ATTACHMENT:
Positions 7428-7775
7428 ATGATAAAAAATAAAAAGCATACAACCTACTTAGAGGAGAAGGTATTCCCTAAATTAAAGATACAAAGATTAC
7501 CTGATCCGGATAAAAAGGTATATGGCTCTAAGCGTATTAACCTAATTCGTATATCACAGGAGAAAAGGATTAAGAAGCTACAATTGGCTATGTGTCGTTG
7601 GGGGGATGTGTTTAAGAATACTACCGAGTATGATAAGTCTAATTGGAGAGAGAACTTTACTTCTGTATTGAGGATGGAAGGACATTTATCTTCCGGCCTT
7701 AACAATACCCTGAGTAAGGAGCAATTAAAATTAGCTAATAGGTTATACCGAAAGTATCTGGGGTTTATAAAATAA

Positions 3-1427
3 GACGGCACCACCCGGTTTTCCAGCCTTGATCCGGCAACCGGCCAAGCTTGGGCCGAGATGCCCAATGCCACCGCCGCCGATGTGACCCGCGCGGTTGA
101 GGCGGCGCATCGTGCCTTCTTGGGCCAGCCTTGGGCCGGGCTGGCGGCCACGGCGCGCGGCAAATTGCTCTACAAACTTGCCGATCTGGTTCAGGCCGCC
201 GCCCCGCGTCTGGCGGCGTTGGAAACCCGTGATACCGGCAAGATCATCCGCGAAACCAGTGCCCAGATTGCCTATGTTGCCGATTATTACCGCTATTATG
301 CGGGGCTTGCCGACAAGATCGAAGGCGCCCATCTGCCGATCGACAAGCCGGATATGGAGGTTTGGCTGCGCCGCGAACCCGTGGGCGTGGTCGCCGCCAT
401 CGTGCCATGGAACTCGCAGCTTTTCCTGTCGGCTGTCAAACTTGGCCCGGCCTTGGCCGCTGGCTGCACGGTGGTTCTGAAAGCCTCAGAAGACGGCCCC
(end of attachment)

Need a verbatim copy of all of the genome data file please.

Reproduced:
Positions 7428-7775
7428 ATGATAAAAAATAAAAAGCATACAACCTACTTAGAGGAGAAGGTATTCCCTAAATTAAAGATACAAAGATTAC
7501 CTGATCCGGATAAAAAGGTATATGGCTCTAAGCGTATTAACCTAATTCGTATATCACAGGAGAAAAGGATTAAGAAGCTACAATTGGCTATGTGTCGTTG
7601 GGGGGATGTGTTTAAGAATACTACCGAGTATGATAAGTCTAATTGGAGAGAGAACTTTACTTCTGTATTGAGGATGGAAGGACATTTATCTTCCGGCCTT
7701 AACAATACCCTGAGTAAGGAGCAATTAAAATTAGCTAATAGGTTATACCGAAAGTATCTGGGGTTTATAAAATAA

Positions 3-1427
3 GACGGCACCACCCGGTTTTCCAGCCTTGATCCGGCAACCGGCCAAGCTTGGGCCGAGATGCCCAATGCCACCGCCGCCGATGTGACCCGCGCGGTTGA
101 GGCGGCGCATCGTGCCTTCTTGGGCCAGCCTTGGGCCGGGCTGGCGGCCACGGCGCGCGGCAAATTGCTCTACAAACTTGCCGATCTGGTTCAGGCCGCC
201 GCCCCGCGTCTGGCGGCGTTGGAAACCCGTGATACCGGCAAGATCATCCGCGAAACCAGTGCCCAGATTGCCTATGTTGCCGATTATTACCGCTATTATG
301 CGGGGCTTGCCGACAAGATCGAAGGCGCCCATCTGCCGATCGACAAGCCGGATATGGAGGTTTGGCTGCGCCGCGAACCCGTGGGCGTGGTCGCCGCCAT
401 CGTGCCATGGAACTCGCAGCTTTTCCTGTCGGCTGTCAAACTTGGCCCGGCCTTGGCCGCTGGCTGCACGGTGGTTCTGAAAGCCTCAGAAGACGGCCCC